Presentation on theme: "Evaluating the Effect of Machine Runtime on Energy Consumption Rebekah Drake Mark Hansen Prashant Lodhia Department of Industrial and Manufacturing Engineering."— Presentation transcript:
Evaluating the Effect of Machine Runtime on Energy Consumption Rebekah Drake Mark Hansen Prashant Lodhia Department of Industrial and Manufacturing Engineering Green Manufacturing Faculty Advisors: Dr. Janet Twomey, Dr. Bayram Yildirim, Dr. Lawrence Whitman, Dr. Jamal Sheikh-Ahmad Supported by NSF CAREER: DMI
Research Objective Identify environmental impacts of the manufacturing system so that we can: Conserve natural resources Offset adverse effects of rising fuel costs Prevent negative impacts of advances in technology Extend useful product life
Product Life Cycle InputsEnd of Life Manufacturing Process Product Use Reuse of Manufacturing By-Products Environmentally Benign Materials Component Recovery Materials Recovery Remanufacture
Energy Waste Pollution Water Hazardous materials Sub-cellular Machine Level Decisions Production Operational Decisions Supply Chain Decisions Energy Waste Pollution Water Hazardous materials Process Diagram
Background Manufacturers objective is to decrease production costs Current agenda focus includes: Optimization of batch size Minimizing cycle time Optimizing production sequence Quality control Status quo models do not consider the environment, specifically energy consumption
Thesis The purpose of this research is to determine the energy consumption of a machine during startup, idle, runtime operations, and cutting in order to minimize the energy use of a production sequence through the development of a scheduling model.
Method Empirical study Production run of a single machined part Track power over time using National Instruments Load Control Evaluate energy consumption of each operation Startup Coolant Feed Movement Cutting Movement Etc.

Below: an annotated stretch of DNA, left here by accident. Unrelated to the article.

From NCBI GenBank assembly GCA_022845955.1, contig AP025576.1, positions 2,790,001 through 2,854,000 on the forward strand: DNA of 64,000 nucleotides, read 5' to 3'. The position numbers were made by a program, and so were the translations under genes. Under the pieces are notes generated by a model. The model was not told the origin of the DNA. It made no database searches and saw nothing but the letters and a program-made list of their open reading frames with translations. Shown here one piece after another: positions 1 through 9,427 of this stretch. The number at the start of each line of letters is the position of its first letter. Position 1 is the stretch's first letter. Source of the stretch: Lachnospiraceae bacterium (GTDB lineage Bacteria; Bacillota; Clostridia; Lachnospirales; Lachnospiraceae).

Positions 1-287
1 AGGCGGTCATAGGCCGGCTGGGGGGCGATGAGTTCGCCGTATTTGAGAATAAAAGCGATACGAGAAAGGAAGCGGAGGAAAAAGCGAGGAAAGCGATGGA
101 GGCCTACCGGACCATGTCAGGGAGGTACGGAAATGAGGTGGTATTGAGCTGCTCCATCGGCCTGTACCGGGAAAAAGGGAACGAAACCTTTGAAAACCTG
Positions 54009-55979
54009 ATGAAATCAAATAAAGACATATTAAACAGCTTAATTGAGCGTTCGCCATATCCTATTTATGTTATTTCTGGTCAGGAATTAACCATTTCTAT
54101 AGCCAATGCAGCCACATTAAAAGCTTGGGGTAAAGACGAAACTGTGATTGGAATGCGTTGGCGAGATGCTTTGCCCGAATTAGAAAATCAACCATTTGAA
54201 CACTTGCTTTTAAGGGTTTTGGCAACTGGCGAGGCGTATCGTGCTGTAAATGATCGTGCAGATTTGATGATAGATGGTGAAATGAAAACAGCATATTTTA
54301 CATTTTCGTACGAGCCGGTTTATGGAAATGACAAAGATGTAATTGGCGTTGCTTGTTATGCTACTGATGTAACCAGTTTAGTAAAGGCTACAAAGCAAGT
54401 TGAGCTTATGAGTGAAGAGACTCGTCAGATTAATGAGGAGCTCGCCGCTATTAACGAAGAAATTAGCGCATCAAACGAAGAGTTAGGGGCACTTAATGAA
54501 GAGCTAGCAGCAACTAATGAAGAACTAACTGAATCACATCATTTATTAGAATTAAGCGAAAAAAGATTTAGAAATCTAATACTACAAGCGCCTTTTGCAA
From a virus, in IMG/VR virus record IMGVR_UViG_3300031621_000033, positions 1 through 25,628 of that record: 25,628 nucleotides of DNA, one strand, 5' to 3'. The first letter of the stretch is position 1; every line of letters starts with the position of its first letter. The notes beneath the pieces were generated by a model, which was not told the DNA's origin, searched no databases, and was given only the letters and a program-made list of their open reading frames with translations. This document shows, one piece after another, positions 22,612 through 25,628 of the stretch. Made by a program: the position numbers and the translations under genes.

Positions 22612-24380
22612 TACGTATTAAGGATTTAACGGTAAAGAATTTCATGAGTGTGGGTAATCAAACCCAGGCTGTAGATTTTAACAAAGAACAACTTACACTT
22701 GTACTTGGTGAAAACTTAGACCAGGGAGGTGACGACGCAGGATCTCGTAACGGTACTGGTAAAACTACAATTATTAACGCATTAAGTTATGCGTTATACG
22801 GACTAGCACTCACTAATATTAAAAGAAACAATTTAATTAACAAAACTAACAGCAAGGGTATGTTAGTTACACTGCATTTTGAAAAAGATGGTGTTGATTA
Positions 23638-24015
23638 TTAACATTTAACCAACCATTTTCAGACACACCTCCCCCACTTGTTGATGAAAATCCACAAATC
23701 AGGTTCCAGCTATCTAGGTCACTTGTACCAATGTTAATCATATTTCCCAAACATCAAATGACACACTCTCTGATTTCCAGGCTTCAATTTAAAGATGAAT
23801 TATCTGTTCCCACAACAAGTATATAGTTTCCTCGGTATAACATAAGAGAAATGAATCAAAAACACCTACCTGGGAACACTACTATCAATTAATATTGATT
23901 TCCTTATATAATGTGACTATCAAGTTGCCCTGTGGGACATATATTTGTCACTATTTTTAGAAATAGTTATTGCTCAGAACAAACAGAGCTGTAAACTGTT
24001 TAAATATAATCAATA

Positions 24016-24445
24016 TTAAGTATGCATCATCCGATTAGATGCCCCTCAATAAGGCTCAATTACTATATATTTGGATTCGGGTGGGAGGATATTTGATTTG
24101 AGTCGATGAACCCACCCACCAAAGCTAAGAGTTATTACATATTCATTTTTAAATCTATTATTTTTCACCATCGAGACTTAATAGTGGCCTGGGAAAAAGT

Simulation Scenario Two 8-hour shifts, producing 250 parts/shift Two 15-minute breaks, one 30-minute lunch Non-bottleneck machine running at approximately 50% capacity Best Case Scenario All parts arrive at the beginning of the shift Parts are machined continuously without idle time Machine is shut off when all parts are complete Worst Case Scenario Parts arrive with a random inter-arrival time Machine runs idle for any time not machining
Best Case Scenario Machining energy/part = 65,590 J/part Machining energy for 250 parts (one shift) = 65,590 J/part * 250 parts/shift = 16,397,566 J/shift Machining energy for 1 day = 16,397,566 J * 2 = 32,795,132 J/day Total energy/year = 32,795,132 J/day * 250 days/year = 8,198,782,876 J/year
Simulation Energy Comparison 26% of Total Energy
Future Work Other factors to consider Consider cycle time, batch size, production sequence, etc. More machines Different parts Different materials Monitors, lighting, air conditioning, etc. Real-world scheduling algorithms Expand study to entire product life cycle